The Relief of Privacy

Online sharing has become, for many, a way of life, or part of a way. This is not bad at all; without Marcell Bajnai’s music recommendations, I might not have begun listening to Platon Karataev, at least not so soon, and without Cz.K. Sebő’s posts, there are many musicians I might not have heard of, and who knows when I would have been introduced to Csenger Kertai’s poetry. I also enjoy being able to recommend music, poetry, events to others and to post my own work.

But too much online sharing can become compulsive and corrosive. First of all, it isn’t really “sharing” in the full sense, in that there may or may not be a recipient. Second, if you share everything you do, you lose some of your own response to it. There is a lot to be said for taking something in without immediately flinging it out into the world. Something happens in the privacy. This is true even for works that you have shared many times before. A certain freedom takes form.

This does not mean that it’s wrong, or superficial, or damaging to recommend favorite works to others. It isn’t wrong at all. The only harm happens when a person forgets how to keep something to the self for a little while.

What a relief and soaring: reading a story, listening to a piece of music, without telling anyone, without having to say anything about it at all, without having to declare what it was you just did. Even more surprising, this soaring comes easily. Just take a few minutes with something in private.

Not only that, but the privacy gives rise to new things: art, thoughts, angles of wisdom, and something direct and basic. This is why people go on retreats—but the retreat can be accomplished anywhere.

This privacy does not have to be completely solitary, either. It can be, but it can also involve listening to music with a friend, or reading a book for a class. The privacy comes from not having to tell the world what you are up to.

Again, a person does not have to choose just one or the other. Good can be found in both, and people need different proportions at different times. It’s just that we’re under continual pressure to share online, and a great deal of the time there’s no need.

My guess is that social media companies and other businesses not only want us to share everything (so that they can collect data), but also do not want us to keep things to ourselves. Why not? When you keep something to yourself, you can take more time with it; you don’t have to find something to say about it. That means slower “consumption,” fewer ratings, fewer purchases. It also means more independence from the various online “influencers,” more willingness, overall, to use your own judgement or suspend judgement for a while.

Independence? Oh, that must never be allowed, they decree under their breath. It’s a fantasy, anyhow, they explain, pointing at their PowerPoint charts; interdependence is what we’re all about. Granted, no one has complete independence, nor would this be desirable. But it’s on each of us to live out what little bit we have, because without it, we would be on constant call, living to please someone else’s algorithm.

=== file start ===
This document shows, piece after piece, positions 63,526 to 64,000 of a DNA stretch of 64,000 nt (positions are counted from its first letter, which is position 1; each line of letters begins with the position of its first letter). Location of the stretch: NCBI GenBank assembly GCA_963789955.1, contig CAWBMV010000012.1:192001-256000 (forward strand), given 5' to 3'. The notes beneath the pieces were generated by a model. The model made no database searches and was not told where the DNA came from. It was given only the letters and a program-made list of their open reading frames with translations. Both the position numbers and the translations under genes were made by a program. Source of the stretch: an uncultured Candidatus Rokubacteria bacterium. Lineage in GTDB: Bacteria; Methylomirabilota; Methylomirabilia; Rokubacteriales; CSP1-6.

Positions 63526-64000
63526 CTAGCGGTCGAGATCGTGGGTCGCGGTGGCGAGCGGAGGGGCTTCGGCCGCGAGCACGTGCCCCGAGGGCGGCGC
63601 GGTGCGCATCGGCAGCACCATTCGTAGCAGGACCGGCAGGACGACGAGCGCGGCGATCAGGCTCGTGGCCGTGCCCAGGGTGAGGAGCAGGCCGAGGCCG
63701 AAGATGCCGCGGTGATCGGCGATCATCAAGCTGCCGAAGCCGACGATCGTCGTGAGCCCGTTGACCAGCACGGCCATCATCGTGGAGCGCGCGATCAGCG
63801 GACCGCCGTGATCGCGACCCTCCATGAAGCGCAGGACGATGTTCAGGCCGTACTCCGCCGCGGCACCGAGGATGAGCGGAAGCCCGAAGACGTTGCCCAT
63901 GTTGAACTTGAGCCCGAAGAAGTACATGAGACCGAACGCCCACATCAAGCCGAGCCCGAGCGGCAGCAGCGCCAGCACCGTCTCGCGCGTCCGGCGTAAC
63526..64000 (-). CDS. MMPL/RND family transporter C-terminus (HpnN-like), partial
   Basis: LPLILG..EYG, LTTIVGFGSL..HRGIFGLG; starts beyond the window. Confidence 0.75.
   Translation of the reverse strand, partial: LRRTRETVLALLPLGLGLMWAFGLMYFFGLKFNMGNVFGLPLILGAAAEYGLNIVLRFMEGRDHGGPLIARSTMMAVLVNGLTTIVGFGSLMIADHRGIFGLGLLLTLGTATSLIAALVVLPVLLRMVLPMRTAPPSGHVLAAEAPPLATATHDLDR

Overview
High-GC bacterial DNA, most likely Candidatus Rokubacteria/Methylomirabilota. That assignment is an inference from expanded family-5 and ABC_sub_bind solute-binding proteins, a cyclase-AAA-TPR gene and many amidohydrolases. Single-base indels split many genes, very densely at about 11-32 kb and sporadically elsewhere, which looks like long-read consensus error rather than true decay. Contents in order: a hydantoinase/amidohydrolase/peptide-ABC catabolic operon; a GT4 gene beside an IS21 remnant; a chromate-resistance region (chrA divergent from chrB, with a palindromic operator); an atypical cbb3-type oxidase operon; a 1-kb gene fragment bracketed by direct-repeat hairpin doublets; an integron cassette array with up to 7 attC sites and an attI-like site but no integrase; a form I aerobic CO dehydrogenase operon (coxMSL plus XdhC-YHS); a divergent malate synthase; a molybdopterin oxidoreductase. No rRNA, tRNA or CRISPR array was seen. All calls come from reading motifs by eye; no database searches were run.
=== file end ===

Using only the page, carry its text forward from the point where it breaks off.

Art credit: Daler Usmonov, Solitude (2015).

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  • “Setting Poetry to Music,” 2022 ALSCW Conference, Yale University

  • Always Different

  • ABOUT THE AUTHOR

     

    Diana Senechal is the author of Republic of Noise: The Loss of Solitude in Schools and Culture and the 2011 winner of the Hiett Prize in the Humanities, awarded by the Dallas Institute of Humanities and Culture. Her second book, Mind over Memes: Passive Listening, Toxic Talk, and Other Modern Language Follies, was published by Rowman & Littlefield in October 2018. In April 2022, Deep Vellum published her translation of Gyula Jenei's 2018 poetry collection Mindig Más.

    Since November 2017, she has been teaching English, American civilization, and British civilization at the Varga Katalin Gimnázium in Szolnok, Hungary. From 2011 to 2016, she helped shape and teach the philosophy program at Columbia Secondary School for Math, Science & Engineering in New York City. In 2014, she and her students founded the philosophy journal CONTRARIWISE, which now has international participation and readership. In 2020, at the Varga Katalin Gimnázium, she and her students released the first issue of the online literary journal Folyosó.

  • INTERVIEWS AND TALKS

    On April 26, 2016, Diana Senechal delivered her talk "Take Away the Takeaway (Including This One)" at TEDx Upper West Side.
     

    Here is a video from the Dallas Institute's 2015 Education Forum.  Also see the video "Hiett Prize Winners Discuss the Future of the Humanities." 

    On April 19–21, 2014, Diana Senechal took part in a discussion of solitude on BBC World Service's programme The Forum.  

    On February 22, 2013, Diana Senechal was interviewed by Leah Wescott, editor-in-chief of The Cronk of Higher Education. Here is the podcast.

  • ABOUT THIS BLOG

    All blog contents are copyright © Diana Senechal. Anything on this blog may be quoted with proper attribution. Comments are welcome.

    On this blog, Take Away the Takeaway, I discuss literature, music, education, and other things. Some of the pieces are satirical and assigned (for clarity) to the satire category.

    When I revise a piece substantially after posting it, I note this at the end. Minor corrections (e.g., of punctuation and spelling) may go unannounced.

    Speaking of imperfection, my other blog, Megfogalmazások, abounds with imperfect Hungarian.

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